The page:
Eleven industry figures shared their concerns that Covid-19 variants could see crew numbers trapped on board ships beyond the end of their contracts soar to peak levels seen in September 2020 when around 400,000 crew were unable to be repatriated.
As a result the UN leaders and others have developed a Human Rights Due Diligence Tool that will see those operating within the supply chain, but particularly owners and charterers, will be able to make sure individual seafarers rights and the obligations of employers are both met.
A joint statement distributed by the International Maritime Organization (IMO) on behalf a number of UN leaders and industry bodies, including the International Chamber of Shipping, the IMO and the International Transport Workers Federation (ITF) said, “The new guidance aims to ensure that seafarers have their rights safeguarded in areas such as physical and mental health, access to family life and freedom of movement.”
There was also “strong concern” expressed by the UN bodies of reports that “companies engaged in international trade are avoiding chartering vessels where a crew change is due, with some demanding ‘no crew change’ clauses in charter party agreements, preventing needed crew changeovers and adding further pressure on the maritime industry.”
Kitack Lim, IMO secretary general, who said yesterday that half of stranded sailors had been repatriated, today added, “Seafarers are at the heart of the global supply chain. They are also at the mercy of Covid-19 restrictions on travel and transit. This has led to hundreds of thousands of seafarers being denied repatriation, crew changes, shore leave and ultimately being forced to stay working on ships long beyond their contracts.”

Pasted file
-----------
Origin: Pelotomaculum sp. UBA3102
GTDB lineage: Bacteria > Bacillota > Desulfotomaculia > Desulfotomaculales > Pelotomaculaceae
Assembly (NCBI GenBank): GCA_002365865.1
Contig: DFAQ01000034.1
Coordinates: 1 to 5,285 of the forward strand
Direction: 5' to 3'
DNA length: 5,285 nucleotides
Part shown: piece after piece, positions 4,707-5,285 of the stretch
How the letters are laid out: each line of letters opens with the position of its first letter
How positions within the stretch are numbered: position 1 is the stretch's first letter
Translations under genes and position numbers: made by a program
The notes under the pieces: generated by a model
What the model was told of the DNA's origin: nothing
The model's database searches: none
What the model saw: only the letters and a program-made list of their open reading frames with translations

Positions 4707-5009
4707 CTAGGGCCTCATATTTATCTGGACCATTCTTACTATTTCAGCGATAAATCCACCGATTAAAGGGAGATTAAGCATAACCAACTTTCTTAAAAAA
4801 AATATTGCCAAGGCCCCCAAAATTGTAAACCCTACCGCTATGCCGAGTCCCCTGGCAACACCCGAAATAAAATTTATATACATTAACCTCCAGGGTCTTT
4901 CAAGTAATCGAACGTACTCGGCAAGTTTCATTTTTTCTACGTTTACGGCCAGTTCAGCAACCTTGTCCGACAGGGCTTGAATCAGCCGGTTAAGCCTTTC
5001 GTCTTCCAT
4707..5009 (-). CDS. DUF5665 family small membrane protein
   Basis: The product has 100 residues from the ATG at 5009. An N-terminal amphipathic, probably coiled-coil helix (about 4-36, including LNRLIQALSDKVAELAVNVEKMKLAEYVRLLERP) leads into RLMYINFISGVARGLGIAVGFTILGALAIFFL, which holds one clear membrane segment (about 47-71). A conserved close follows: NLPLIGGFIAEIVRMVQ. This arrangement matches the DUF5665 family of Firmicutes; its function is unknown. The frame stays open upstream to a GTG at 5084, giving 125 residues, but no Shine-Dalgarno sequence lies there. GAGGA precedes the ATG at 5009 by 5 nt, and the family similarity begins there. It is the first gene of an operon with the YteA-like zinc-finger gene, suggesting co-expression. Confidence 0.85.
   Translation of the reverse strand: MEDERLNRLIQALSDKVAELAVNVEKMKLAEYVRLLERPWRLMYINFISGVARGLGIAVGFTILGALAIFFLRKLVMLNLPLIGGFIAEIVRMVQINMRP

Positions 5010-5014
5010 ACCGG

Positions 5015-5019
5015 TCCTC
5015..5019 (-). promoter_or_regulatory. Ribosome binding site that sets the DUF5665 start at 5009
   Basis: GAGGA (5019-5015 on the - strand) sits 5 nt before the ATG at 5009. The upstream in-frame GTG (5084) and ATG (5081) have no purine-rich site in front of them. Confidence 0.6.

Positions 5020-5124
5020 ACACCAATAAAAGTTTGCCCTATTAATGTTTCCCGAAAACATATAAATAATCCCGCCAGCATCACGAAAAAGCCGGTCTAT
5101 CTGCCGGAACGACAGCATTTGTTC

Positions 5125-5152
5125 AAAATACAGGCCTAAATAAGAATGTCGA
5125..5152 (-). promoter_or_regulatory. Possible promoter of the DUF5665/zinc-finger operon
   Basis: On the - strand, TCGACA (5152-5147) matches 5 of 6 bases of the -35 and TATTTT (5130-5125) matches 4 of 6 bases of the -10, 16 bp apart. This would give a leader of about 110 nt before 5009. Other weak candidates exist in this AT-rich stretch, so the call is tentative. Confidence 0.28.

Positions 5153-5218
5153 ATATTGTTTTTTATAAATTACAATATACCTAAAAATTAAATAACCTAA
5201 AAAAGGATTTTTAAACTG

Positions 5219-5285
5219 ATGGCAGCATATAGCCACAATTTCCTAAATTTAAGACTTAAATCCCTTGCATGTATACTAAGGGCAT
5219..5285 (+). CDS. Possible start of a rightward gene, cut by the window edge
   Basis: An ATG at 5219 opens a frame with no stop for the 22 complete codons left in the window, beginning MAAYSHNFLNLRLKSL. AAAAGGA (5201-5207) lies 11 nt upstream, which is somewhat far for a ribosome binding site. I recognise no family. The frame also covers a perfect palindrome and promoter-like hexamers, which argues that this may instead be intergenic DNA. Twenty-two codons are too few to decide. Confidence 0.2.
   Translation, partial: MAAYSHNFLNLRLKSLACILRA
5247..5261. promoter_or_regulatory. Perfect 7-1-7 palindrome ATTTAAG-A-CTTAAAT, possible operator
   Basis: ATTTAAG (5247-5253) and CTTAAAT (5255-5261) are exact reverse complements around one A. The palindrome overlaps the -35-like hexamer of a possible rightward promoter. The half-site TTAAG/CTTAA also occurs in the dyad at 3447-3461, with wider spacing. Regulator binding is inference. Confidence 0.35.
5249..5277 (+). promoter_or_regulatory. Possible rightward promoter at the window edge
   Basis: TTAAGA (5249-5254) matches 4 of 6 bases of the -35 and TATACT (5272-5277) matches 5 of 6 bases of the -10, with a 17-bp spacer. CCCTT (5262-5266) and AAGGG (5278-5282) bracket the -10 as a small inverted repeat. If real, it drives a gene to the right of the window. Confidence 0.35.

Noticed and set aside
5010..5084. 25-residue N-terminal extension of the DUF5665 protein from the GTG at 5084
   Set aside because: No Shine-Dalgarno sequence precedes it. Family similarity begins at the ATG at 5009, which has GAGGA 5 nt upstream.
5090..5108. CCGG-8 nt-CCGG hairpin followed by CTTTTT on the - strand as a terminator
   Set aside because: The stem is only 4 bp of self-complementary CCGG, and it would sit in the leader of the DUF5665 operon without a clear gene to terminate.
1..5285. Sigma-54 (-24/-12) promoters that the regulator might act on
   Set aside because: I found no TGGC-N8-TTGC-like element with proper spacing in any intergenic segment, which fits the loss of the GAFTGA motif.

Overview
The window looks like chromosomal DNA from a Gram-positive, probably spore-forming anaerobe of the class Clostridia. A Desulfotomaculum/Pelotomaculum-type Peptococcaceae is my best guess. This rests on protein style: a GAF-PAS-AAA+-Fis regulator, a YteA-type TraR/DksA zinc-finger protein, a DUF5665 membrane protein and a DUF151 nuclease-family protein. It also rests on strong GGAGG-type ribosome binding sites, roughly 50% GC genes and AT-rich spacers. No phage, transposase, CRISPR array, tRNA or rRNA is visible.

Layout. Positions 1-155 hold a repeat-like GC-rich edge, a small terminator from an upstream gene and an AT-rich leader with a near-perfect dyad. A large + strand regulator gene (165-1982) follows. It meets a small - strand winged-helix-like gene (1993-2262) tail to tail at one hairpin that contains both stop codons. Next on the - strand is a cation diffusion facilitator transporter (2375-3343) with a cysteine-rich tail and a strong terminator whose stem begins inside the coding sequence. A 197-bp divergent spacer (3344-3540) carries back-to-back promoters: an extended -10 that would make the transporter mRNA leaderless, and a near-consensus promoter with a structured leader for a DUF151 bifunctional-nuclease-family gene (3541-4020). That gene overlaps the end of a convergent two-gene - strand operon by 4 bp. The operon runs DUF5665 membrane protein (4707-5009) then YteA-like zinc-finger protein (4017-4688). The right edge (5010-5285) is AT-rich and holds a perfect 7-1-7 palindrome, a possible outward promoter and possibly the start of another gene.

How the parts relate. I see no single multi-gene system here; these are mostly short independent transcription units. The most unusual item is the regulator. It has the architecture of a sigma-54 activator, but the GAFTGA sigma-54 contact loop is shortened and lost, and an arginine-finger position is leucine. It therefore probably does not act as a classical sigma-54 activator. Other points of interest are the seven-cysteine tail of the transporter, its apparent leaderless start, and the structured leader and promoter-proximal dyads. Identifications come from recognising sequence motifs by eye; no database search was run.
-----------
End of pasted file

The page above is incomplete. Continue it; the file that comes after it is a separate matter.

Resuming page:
The human rights tool is an adjunct to the Neptune Declaration which saw 750 companies sign up to protecting seafarers’ rights and wellbeing last year. The human rights tool will provide those operating within supply chains with a “checklist” that will “identify, prevent, mitigate and address adverse human rights impacts for seafarers,” said the announcement.
“It is incumbent on everyone involved with shipping, across the entire supply and logistics chain, to ensure seafarers rights are protected. This tool is an important step forward, providing a practical approach for cargo owners, charterers and logistic providers to consider the human rights of seafarers and ensure they are put first and foremost as they work to deliver the goods that people need and want,” added Lim.
Human rights activists believe that seafarers were the one of the invisible victims of Covid-19, and that the pandemic, “shone a light on exploitative practices in the shipping industry.”
Peter McAllister, Ethical Trading Initiative Executive Director, said the organisation was pleased to see the seafarers checklist, which was rapidly developed in consultation with the International Transport Workers’ Federation and the International Chamber of Shipping
“We urge business to use this tool to help improve the working conditions for seafarers and underpin a more sustainable shipping industry,” added MaAllister.
The 11 industry figures in the joint statement are:
Sanda Ojiambo, Executive Director and CEO of the UN Global Compact
Guy Ryder, ILO Director General
Michele Bachelet, High Commissioner for Human Rights
Guy Platten, International Chamber of Shipping Secretary General
Stephen Cotton, International Transport Workers’ Federation General Secretary
Managing Director of The Consumer Goods Forum, Wai-Chan Chan
Johannah Christensen, Managing Director, Head of Projects & Programmes, Global Maritime Forum
Margi Van Gogh, Head of Supply Chain & Transport Industries, World Economic Forum
Andrew Stephens, Executive Director, Sustainable Shipping Initiative
Peter McAllister, Ethical Trading Initiative Executive Director
Kitack Lim Secretary General of the IMO